Policymakers are debating how and what should replace the additional $600 per week in supplemental unemployment insurance that has prevented evictions and kept households afloat amid uncertain economic conditions. This additional money has been critical for renters, as they tend to have lower incomes, fewer emergency funds, and higher unemployment rates than homeowners.
Although most homeowners can defer their mortgage payments through the Coronavirus Aid, Relief, and Economic Security (CARES) Act forbearance plan, only one in four renters lives in properties with federal mortgages protected under the CARES Act eviction moratorium, which has yet to be extended on a national scale past July.
But despite high unemployment rates, many renters have continued to pay their rent because of the weekly $600 federal unemployment supplement.
Last week, Republicans proposed to extend federal unemployment insurance but lower the weekly amount from $600 to $200 until states can implement a system where state unemployment insurance and a federal supplement would replace no more than 70 percent of lost income. The 70 percent replacement would potentially go into effect in October. The federal component would be capped, so the maximum a person could receive is their state unemployment benefit plus $500 a week.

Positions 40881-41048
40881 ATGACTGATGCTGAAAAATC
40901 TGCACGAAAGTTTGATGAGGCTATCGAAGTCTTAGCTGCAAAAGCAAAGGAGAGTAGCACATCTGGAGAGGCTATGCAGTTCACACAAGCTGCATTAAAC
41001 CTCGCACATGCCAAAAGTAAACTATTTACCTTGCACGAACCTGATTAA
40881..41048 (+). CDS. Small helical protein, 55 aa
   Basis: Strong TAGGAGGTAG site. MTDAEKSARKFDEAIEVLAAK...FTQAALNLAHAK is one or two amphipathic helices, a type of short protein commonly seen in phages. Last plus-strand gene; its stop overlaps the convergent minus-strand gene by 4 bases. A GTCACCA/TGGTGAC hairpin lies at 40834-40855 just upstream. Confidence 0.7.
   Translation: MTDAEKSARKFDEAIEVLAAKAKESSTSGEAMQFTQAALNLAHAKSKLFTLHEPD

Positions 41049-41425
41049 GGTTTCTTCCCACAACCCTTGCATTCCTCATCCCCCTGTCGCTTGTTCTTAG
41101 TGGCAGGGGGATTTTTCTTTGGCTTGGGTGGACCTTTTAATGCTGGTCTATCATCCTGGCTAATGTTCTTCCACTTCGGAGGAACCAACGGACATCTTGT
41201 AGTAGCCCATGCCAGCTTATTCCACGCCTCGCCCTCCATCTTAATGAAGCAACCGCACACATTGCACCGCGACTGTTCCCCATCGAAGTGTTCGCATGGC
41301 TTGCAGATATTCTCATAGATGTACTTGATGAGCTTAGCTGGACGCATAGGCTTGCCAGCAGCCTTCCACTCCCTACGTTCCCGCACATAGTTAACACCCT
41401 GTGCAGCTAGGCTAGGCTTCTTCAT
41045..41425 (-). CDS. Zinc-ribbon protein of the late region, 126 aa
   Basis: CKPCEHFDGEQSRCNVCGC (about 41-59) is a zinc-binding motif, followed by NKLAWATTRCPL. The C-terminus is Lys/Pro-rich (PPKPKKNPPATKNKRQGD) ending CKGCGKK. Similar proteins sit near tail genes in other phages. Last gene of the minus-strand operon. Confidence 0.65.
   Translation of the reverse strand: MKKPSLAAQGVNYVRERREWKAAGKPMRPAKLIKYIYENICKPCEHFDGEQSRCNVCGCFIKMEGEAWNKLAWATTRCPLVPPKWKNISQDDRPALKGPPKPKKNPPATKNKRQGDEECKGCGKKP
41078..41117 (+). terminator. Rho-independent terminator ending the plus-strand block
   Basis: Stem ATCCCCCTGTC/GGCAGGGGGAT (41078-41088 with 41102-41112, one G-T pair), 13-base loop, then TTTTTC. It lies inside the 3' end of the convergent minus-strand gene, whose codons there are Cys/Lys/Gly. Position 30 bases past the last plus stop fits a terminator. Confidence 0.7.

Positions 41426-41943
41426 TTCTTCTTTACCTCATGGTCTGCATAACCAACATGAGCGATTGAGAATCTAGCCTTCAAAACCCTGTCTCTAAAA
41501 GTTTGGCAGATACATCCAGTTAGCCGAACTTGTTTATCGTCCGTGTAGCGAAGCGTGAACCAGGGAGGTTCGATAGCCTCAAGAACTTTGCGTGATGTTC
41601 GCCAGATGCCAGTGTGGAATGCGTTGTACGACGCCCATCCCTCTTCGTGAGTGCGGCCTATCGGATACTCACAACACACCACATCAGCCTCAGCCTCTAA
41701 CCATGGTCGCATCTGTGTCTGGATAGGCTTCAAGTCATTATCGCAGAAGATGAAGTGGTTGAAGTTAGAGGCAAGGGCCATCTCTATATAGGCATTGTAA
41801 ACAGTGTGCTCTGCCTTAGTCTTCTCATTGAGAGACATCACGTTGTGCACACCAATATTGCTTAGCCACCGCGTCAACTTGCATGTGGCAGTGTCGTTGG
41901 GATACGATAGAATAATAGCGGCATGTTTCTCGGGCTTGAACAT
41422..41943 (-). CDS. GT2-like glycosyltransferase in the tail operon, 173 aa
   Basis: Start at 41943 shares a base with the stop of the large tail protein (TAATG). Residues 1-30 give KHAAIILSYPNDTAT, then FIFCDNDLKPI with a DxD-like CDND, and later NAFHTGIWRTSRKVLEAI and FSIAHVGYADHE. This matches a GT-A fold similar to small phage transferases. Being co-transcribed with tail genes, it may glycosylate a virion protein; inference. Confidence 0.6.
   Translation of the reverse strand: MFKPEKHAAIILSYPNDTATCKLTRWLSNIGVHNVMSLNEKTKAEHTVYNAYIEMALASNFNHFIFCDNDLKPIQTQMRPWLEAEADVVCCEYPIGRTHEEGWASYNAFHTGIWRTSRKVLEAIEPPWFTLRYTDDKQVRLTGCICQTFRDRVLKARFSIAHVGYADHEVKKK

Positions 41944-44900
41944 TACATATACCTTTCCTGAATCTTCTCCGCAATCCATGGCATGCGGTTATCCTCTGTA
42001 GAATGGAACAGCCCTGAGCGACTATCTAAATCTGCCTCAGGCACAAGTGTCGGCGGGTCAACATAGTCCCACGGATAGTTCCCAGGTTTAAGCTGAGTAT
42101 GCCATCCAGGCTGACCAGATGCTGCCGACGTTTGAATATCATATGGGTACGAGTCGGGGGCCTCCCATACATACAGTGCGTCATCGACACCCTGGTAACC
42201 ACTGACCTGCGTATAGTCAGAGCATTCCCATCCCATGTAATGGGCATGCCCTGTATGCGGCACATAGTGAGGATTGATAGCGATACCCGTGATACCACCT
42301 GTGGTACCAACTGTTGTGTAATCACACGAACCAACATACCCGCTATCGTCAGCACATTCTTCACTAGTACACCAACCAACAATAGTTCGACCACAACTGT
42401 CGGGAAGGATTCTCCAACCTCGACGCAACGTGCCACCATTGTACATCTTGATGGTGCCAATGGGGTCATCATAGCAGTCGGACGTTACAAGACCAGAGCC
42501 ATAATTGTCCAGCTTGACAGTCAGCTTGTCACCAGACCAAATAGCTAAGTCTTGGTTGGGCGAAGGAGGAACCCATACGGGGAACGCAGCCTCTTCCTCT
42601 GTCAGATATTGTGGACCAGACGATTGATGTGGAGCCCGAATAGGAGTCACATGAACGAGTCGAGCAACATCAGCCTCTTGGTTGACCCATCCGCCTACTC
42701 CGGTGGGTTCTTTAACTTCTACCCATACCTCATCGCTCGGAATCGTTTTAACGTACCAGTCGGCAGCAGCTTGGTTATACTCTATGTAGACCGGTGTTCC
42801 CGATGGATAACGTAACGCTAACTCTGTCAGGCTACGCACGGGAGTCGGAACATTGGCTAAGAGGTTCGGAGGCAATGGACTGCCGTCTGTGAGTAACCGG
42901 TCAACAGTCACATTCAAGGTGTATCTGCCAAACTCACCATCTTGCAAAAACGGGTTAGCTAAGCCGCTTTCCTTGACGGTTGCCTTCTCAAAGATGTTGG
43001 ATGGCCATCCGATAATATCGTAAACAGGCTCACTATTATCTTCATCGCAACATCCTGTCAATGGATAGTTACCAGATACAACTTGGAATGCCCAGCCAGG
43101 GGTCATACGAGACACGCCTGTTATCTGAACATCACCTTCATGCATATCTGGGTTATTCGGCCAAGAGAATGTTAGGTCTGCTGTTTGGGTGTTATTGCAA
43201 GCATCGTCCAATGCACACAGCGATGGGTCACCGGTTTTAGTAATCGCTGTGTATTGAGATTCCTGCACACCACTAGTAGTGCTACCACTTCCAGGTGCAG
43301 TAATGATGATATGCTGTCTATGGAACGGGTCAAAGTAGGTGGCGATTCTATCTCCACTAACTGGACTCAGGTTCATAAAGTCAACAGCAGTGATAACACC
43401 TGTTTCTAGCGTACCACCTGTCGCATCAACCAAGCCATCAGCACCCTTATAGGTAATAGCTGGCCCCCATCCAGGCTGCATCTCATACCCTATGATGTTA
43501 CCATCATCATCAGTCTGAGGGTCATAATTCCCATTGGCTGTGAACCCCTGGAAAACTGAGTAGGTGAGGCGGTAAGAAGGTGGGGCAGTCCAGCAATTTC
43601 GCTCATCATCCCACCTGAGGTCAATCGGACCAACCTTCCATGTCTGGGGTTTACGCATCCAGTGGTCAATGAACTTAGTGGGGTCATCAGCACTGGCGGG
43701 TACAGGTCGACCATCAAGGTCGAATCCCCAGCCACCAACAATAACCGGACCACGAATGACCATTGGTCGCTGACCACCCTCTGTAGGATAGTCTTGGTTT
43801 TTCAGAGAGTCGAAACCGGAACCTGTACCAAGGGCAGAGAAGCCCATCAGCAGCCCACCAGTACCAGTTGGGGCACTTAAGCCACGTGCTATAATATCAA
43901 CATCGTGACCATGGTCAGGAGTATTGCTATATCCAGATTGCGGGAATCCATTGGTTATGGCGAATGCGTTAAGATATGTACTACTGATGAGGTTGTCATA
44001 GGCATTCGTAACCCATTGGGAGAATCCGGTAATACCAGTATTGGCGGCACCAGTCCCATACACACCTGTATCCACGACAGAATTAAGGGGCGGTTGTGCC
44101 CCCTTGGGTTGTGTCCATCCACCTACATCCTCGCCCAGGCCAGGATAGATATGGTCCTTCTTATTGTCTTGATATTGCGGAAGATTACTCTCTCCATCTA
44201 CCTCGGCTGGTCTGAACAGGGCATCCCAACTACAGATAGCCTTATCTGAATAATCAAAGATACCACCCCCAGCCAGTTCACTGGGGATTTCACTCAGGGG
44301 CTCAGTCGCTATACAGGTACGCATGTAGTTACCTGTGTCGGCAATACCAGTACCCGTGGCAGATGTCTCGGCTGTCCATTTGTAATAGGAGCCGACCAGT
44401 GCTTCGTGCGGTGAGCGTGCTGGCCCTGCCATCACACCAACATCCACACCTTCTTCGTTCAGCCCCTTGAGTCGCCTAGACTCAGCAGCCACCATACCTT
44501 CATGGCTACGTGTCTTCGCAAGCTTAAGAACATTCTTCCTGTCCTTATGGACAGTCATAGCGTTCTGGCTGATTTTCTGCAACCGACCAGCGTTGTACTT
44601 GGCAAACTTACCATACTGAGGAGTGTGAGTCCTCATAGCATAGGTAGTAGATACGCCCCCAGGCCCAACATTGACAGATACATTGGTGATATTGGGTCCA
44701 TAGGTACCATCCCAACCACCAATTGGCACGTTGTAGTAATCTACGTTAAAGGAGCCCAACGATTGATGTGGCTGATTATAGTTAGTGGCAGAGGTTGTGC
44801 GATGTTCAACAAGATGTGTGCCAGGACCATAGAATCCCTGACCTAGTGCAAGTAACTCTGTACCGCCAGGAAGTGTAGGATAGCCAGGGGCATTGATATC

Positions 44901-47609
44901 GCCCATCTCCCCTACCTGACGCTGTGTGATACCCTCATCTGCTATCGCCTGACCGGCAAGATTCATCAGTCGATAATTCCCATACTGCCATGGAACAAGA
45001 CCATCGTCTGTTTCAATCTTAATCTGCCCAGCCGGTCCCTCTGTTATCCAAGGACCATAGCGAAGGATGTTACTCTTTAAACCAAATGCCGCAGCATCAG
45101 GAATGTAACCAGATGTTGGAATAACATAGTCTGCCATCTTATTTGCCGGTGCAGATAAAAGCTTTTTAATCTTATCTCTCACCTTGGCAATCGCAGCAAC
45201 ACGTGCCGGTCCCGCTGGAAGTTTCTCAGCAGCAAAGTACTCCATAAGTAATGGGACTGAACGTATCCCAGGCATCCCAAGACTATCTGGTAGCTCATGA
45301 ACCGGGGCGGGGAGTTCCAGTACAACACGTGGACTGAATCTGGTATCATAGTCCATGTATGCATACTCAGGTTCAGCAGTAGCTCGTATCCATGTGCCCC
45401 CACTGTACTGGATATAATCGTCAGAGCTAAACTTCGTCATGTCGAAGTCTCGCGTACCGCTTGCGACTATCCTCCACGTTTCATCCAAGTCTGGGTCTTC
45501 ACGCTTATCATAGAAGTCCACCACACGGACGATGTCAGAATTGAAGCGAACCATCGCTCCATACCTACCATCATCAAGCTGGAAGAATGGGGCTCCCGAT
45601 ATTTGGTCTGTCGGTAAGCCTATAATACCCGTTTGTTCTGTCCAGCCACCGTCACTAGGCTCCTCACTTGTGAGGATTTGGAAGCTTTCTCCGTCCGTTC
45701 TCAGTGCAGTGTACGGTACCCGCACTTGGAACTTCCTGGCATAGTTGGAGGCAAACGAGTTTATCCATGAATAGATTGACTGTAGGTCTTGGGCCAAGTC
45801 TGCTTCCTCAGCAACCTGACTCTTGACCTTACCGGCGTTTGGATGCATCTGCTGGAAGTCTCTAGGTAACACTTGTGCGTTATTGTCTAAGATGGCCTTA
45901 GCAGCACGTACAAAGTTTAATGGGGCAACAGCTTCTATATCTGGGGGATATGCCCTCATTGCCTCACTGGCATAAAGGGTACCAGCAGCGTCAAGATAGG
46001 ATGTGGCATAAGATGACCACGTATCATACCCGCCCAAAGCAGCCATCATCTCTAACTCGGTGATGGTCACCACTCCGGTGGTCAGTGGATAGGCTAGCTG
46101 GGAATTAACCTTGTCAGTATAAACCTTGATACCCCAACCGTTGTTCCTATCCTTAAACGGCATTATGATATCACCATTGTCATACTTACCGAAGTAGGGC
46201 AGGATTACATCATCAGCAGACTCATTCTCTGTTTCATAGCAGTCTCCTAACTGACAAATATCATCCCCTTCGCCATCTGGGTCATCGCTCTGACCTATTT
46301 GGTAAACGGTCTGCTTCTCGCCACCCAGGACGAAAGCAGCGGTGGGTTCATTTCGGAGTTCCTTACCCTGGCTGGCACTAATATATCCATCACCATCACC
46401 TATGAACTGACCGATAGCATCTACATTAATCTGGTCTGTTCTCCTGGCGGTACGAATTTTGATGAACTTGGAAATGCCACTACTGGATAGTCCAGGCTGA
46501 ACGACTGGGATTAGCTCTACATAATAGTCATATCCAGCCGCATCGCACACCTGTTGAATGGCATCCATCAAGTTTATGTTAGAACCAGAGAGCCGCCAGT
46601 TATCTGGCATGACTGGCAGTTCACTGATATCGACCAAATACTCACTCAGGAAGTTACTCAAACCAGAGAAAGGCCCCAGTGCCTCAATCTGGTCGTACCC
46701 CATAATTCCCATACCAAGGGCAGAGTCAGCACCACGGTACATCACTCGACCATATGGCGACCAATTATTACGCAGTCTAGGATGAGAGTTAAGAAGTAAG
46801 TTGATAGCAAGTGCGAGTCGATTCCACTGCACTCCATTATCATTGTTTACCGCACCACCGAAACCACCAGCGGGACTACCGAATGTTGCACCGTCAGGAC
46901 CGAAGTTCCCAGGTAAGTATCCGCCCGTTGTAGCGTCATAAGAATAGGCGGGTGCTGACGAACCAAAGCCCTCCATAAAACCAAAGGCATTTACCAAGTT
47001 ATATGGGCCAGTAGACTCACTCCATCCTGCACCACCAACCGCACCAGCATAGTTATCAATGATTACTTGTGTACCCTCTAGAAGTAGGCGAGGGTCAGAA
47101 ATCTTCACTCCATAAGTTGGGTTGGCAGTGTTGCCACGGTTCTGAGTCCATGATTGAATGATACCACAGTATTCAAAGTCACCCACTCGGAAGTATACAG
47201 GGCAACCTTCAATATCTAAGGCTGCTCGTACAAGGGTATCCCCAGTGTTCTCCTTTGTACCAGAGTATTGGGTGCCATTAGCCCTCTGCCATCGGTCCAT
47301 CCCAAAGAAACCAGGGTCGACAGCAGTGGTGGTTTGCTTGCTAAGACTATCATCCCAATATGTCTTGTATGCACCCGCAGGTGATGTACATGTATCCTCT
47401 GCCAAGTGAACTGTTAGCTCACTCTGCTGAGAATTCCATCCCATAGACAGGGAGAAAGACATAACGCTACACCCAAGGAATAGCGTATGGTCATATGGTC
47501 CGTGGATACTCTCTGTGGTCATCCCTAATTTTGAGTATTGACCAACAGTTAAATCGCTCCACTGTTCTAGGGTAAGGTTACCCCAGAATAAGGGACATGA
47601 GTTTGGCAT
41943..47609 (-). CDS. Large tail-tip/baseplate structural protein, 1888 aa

Moving to $200 a week would make it harder for renters with low incomes to pay their bills, but moving to a 70 percent income replacement would cause even more damage to vulnerable renters.
In the aggregate, under a 70 percent income replacement, we estimate that renters will receive roughly $10.4 billion in state and federal unemployment benefits per month, higher than the $8.3 billion they would receive under the $200-per-week proposal. But households with higher incomes would see a big increase in monthly benefits, while households with lower incomes would see a sharp decline.
The average renter earning up to 30 percent of the area median income (AMI) before job loss would receive only $536 in monthly unemployment insurance, down from $835 under a $200-per-week supplement. Under the $600-per-week supplement, these households were receiving over $3,000 a month.
The highest-income renters—those making at least 150 percent of AMI before the crisis—would see an increase to $2,545 per month, up from $1,707 on average under a $200-per-week supplement.
The switch from $200 per week to a 70 percent replacement would push an estimated 140,000 additional low-income renter households to the brink of eviction, as their remaining income combined with unemployment insurance will no longer cover their rent. This is particularly harmful, as only 16 percent of renters making less than $25,000 a year had any emergency funds going into the pandemic.
By evaluating this proposed legislation on how it will affect renters most vulnerable to eviction, we can see that moving the income-based threshold for supplemental unemployment will harm low-income renters, especially as the future of a federal eviction moratorium remains unclear. Instead, policymakers can consider extending the $600-per-week supplemental unemployment benefits (PDF) and enact rental assistance policies.